Bauer on the Implications of the Destruction in Syria and Iraq

Thge Temple of Bel complex in Palmyra Syria, taken in 2010, one of the best-known at-risk sites in Syria
The Temple of Bel complex in Palmyra Syria, taken in 2010, one of the best-known at-risk sites in Syria

Alexander Bauer, Chief Editor of the International Journal of Cultural Property has written an editorial arguing the destruction in Iraq and Syria though tragic also allows new approaches which can move beyond the old entrenched cultural property arguments. From the introduction:

In the dozen years I have edited the IJCP, I have chosen not to write editorials, as I have preferred to let the content of the journal speak for itself. As this issue was going to press, however, a series of events unfolded that I felt needed to be addressed. Over the past months, the self-proclaimed “Islamic State” (“IS”)—an armed militia with neo-medieval political aspirations in war-torn Syria and Iraq—has undertaken a direct assault on the archaeological remains of northern Mesopotamia, claiming that such art is idolatrous and thus forbidden in Islamic law. While looting of archaeological sites has been widespread and systematic in the region for at least the past two years, the destruction garnered international headlines in February and March 2015 when IS put sledgehammers to Assyrian statues and other artifacts in the museum of Mosul, then proceeded to bulldoze and ransack the spectacular sites of Nineveh, Nimrud, and Hatra, among others. The wantonness and scale of these destructive acts have been shocking, and certainly for anyone concerned with the preservation of cultural heritage, a terrible tragedy. This almost immediately brings to mind parallels with the Taliban’s destruction of the Bamiyan Buddhas, whose destruction fueled a resurgence of arguments in favor of Western museums’ collection of antiquities in order to “save” them from a similar fate. Of course, the Bamiyan episode was not so straightforward, and in some ways, the efforts of Western organizations to intervene on the Buddhas’ behalf may have made matters worse.  Arguably, the destruction in Iraq and Syria is even more widespread, insidious, and complicated. It is thus difficult to know how best to respond to it, and what the implications of any responses will be.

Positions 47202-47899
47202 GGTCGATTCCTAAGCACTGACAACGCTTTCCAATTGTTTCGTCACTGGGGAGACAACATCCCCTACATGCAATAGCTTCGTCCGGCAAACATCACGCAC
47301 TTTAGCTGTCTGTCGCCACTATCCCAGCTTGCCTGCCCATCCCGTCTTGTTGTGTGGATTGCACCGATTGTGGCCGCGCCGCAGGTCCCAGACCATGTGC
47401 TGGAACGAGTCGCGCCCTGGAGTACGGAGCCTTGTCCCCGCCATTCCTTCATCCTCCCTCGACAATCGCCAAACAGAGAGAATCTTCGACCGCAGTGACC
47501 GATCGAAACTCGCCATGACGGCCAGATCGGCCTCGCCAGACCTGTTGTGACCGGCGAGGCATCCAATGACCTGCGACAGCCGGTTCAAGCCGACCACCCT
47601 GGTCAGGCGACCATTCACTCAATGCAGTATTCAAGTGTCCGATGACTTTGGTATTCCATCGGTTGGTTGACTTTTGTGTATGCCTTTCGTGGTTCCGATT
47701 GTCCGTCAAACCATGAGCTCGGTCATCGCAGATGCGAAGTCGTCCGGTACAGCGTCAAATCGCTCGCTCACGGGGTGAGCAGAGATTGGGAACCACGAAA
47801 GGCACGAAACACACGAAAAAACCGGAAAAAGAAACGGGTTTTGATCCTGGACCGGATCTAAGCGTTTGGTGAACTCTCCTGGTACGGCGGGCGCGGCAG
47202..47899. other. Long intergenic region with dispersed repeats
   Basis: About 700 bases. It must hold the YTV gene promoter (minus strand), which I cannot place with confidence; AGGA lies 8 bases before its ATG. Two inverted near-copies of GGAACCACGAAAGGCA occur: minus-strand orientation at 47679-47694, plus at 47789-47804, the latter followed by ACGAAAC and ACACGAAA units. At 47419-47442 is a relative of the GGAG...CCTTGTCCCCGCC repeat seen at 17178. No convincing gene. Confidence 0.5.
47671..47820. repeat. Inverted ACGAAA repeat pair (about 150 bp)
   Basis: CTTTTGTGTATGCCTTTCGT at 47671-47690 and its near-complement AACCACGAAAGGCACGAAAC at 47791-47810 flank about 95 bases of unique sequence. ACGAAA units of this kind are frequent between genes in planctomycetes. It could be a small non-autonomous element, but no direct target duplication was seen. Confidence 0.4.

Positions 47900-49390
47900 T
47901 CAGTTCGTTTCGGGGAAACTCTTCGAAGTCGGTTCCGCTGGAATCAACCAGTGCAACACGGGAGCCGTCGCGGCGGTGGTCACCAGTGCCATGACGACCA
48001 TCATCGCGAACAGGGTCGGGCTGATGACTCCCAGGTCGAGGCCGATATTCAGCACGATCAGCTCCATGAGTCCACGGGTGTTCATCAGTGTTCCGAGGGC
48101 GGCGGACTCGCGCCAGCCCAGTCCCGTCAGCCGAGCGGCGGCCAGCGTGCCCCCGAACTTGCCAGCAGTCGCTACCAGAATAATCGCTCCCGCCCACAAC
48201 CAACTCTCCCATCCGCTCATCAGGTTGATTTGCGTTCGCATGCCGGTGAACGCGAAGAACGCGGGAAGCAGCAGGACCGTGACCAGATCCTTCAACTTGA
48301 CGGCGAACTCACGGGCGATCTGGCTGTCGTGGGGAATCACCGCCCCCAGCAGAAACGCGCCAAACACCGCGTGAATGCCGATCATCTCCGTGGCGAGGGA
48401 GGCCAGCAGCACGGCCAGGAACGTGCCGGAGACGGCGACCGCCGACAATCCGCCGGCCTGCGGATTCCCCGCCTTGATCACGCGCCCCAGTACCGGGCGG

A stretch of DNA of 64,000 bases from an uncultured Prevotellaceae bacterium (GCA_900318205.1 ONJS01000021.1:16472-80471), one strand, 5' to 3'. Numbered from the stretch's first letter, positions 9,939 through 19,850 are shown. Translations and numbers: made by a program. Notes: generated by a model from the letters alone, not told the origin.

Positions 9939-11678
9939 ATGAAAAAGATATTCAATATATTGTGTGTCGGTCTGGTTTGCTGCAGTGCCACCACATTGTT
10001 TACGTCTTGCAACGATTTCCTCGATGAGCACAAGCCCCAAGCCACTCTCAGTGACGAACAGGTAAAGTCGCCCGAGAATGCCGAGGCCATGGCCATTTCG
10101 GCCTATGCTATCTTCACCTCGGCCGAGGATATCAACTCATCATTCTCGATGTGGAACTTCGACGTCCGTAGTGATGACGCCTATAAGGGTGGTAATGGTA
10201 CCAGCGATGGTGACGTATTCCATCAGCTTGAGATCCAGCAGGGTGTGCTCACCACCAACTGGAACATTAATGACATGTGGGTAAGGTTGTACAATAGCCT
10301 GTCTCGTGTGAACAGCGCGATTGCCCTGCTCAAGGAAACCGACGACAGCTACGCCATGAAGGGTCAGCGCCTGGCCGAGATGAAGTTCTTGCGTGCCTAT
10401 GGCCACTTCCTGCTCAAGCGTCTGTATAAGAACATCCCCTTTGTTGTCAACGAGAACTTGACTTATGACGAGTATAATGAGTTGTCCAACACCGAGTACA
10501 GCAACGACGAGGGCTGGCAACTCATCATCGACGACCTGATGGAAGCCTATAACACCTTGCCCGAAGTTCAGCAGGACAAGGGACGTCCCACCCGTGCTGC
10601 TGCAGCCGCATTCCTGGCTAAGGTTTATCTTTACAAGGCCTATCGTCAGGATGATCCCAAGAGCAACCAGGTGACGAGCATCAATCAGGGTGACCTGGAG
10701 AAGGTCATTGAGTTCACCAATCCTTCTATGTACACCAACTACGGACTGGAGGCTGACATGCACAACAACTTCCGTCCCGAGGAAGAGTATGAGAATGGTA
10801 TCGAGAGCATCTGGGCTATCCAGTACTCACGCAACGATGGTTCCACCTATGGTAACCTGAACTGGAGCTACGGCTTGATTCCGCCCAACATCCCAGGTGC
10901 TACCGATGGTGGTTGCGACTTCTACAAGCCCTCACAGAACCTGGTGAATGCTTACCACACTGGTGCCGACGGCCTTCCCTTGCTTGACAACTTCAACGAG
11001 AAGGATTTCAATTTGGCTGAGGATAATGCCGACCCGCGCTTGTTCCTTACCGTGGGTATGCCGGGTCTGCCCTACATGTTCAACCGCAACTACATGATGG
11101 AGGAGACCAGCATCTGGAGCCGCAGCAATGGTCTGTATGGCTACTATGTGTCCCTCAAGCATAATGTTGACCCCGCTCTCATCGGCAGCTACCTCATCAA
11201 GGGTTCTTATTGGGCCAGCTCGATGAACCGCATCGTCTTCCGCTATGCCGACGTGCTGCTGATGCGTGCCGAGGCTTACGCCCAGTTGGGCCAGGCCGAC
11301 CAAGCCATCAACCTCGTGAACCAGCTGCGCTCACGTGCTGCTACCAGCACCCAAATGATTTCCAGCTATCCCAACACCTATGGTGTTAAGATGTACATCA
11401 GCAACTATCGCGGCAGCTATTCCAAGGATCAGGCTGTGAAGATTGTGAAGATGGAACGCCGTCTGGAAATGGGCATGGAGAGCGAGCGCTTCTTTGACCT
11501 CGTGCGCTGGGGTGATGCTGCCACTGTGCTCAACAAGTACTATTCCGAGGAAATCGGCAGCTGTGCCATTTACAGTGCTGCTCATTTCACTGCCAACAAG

In spite of the complexity of the situation, I want to address and critically confront three reactions that are likely to develop or be reinvigorated within current debate on how to respond to such destruction. It is my hope that we can use these terrible events to discuss new ways of approaching the issues of heritage acquisition and preservation rather than fall back into old and counterproductive positions.

It’s an important statement, and one that the Journal has made publicly available free of charge.

Alexander A. Bauer, Editorial: The Destruction of Heritage in Syria and Iraq and Its Implications, 22 Int’l J. of Cultural Prop. 1 (2015).

 

 

 

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